How to define the right kind of social media engagement is a question that plagues many brands and marketers alike. So who better to ask for their advice than the experts?
Sky Deutschland, uSwitch, BBC Worldwide and Macmillan Cancer Support all took to the Digital Marketing World Forum at The Brewery in London today to share their views on dynamic social engagement – and MarketingTech was there to capture the mood.
Speaking on the panel, hosted by Jin’s managing director Eliott Maidenberg, were:
- Jonas Hellebronth, Senior Social Media Manager, Sky Deutschland
- Eva Lake, Head of Digital Experience, Macmillan Cancer Support
- Lukasz Zelezny, Head of Organic Acquisition, uSwitch
- Alex Ayling, Head of BBC Worldwide Digital Studios, BBC Worldwide (UK)
Building trust through social media
How to create and sustain trust among an audience on social media is no easy task. Whether you’re a small brand trying to get your foot in the door, or a large, well-established brand like the BBC, there are a raft of challenges.
For BBC’s Ayling, being part of a brand that has 90 years’ worth of reputable history to uphold effects everything about how he communicates – even down to a single tweet.
I used to be a denier of vertical video, but have now made my peace with it
“Trust is the most important thing for the BBC; the first thing that comes up when you search for it is news and documentaries. This is a challenge when you are trying to launch entertainment brands outside the UK – but there is a balance,” Ayling says.
“For me, it’s about taking that trust and moving it into authenticity. This is the most important thing; understanding where the brand is coming from. You need to speak to your audience authentically, but not like they’re your ‘mate’ – if we did this as the BBC they might lose trust in the brand.”
This of course, varies by the brand. Sky Deutschland, on the other hand – which has a different ‘tone’ and feel to the brand – does want to be the audience’s friend and ‘speaks’ to them in such a way. But – it would never use slang.
For a charity such as Macmillan though, where topics are potentially sensitive, people can take the organisation’s social media strategy very seriously.
But as Lake says, you have to have the confidence to know who you are and what you stand for.
What platforms to engage users on
Of course, by now, all or most brands will have presences on the major social media sites. But where opinion was divided on the panel was around Snapchat, showing brands are still getting their head around its offering.
BBC’s Ayling is a fan of Snapchat – whereas Sky’s Hellebronth isn’t as he doesn’t believe it fits their brand
“The stats speak for themselves – there is something in it, it’s early but I do disagree saying it’s too early to go there. I think you should go to where your audience is, gone are the days where you build something and they will come,” Ayling says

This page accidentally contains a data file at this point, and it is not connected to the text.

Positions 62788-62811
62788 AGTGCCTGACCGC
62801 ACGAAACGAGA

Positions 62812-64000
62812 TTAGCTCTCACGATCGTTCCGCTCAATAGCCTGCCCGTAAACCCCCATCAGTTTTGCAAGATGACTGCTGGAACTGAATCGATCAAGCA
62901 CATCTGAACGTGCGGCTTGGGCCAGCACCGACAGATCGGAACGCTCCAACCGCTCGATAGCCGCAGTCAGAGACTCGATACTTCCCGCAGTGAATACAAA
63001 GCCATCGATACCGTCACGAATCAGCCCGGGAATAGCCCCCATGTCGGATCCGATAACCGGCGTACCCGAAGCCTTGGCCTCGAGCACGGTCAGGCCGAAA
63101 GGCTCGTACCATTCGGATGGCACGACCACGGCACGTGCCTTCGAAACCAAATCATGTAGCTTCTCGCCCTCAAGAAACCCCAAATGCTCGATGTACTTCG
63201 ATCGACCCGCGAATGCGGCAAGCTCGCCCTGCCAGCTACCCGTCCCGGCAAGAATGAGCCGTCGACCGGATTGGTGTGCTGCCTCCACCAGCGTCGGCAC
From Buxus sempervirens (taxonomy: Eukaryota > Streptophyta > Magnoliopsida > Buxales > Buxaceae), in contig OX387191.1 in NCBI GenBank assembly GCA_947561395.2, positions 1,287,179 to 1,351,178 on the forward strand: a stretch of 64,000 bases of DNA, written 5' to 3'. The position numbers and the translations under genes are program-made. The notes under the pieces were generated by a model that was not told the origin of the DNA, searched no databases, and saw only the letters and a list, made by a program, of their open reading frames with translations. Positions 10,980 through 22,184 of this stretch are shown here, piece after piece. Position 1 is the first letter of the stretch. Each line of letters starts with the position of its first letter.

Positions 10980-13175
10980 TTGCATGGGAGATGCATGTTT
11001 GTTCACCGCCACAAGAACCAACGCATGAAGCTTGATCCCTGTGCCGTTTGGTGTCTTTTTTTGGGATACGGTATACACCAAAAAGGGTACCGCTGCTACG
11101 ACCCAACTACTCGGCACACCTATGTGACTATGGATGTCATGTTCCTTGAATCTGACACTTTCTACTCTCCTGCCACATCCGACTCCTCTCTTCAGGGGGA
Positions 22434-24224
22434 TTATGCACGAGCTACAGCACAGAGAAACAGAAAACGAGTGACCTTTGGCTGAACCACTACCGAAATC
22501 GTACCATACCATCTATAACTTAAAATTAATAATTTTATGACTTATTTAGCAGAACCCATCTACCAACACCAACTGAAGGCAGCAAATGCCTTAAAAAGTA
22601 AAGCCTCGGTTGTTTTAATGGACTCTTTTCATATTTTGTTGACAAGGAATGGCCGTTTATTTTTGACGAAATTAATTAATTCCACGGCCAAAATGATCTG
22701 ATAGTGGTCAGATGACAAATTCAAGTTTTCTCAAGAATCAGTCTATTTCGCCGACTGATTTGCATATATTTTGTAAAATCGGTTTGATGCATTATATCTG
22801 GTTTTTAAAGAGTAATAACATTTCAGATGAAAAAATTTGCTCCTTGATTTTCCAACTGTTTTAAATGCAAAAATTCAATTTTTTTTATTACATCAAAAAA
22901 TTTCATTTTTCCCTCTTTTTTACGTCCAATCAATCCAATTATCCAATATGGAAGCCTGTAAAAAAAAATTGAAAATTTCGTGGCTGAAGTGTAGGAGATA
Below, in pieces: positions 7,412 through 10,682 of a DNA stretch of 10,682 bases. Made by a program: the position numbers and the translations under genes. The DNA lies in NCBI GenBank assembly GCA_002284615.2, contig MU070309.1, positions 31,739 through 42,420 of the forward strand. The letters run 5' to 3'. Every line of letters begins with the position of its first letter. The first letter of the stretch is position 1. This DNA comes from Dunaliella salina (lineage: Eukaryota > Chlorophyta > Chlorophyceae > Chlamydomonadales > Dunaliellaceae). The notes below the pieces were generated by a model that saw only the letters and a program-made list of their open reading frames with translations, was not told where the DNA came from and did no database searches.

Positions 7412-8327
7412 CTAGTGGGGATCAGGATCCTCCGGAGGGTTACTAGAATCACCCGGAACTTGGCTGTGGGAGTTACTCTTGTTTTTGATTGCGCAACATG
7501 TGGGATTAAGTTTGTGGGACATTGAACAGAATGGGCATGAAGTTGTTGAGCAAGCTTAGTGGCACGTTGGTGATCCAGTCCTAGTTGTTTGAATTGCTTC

“I used to be a denier of vertical video, but have now made my peace with it. The reason why I love Snapchat is because the content disappears and it takes away any pressure for that content to be perfect. High quality doesn’t always mean high production values.
uSwitch’s Zelezny adds that smaller businesses have the freedom larger ones perhaps do not; the leeway to experiment and be bold.
“Go down your own route of social media as you may find what works, that ‘trigger’, be brave and experiment!” he advises.
What happens when social goes wrong?
Being on the ‘front line’ of social media and fielding consumer queries isn’t always an easy place to be. Sometimes, things will go wrong – and before they do, you need to have a plan in place.
Macmillan’s Lake says brands should be able to “act quickly” and have the right people in the room to make a good statement.
“If negative feedback does happen, don’t jump straight in – have a laid out flow chart, the right people’s mobile numbers and maybe for example, a Whatsapp group of the people who need to be in the know,” she advises.
And while most people’s brand ambassadors – or those with the keys to their social accounts – tend to be marketers, social media execs or even the CEOs themselves, Sky Deutschland has taken a different approach.
Internally, Hellebronth’s team was approached by 16 Sky employees with a keen interest in social media. After getting their managers’ permission, they were able to use these to carry out a trial and error phase, did some training and found the right ‘tone of voice’.
An important piece of advice to add though, is for brands to ensure anyone who does post under a brand social media account to sign the post off with their initials as it then gives ownership of a post.
Video and social media – what works?
It’s a majorly engaging platform, and one that’s on the rise, with most recent moves including Facebook’s focus on 360 degree videos within users’ newsfeeds.
And for Sky Deutschland, Facebook is indeed the platform du jour, but beware of the metrics and guidelines they quote.
Despite Facebook suggesting videos of a few seconds long work best, Hellebronth finds three-minute long videos work best for them – so find out what works for your audience.
BBC’s Ayling also advises to focus on what metrics are best for you – for example, Facebook sounds a video few as three seconds of muted video, auto-played in someone’s timeline.
“You need to look at how engaging the content has been. My favourite metric is watch time, as it’s very hard to cheat. If someone is spending time watching your video, that’s a powerful statement,” he advises.
In short, be trustworthy, be on the platforms your customers are using, have a contingency plan in place in case of a social mishap and figure out what sorts of engaging content – be it video or otherwise – works for you, while focusing on the right metrics.
Great advice – or so we think. Look out for more articles from the conference over the next few days.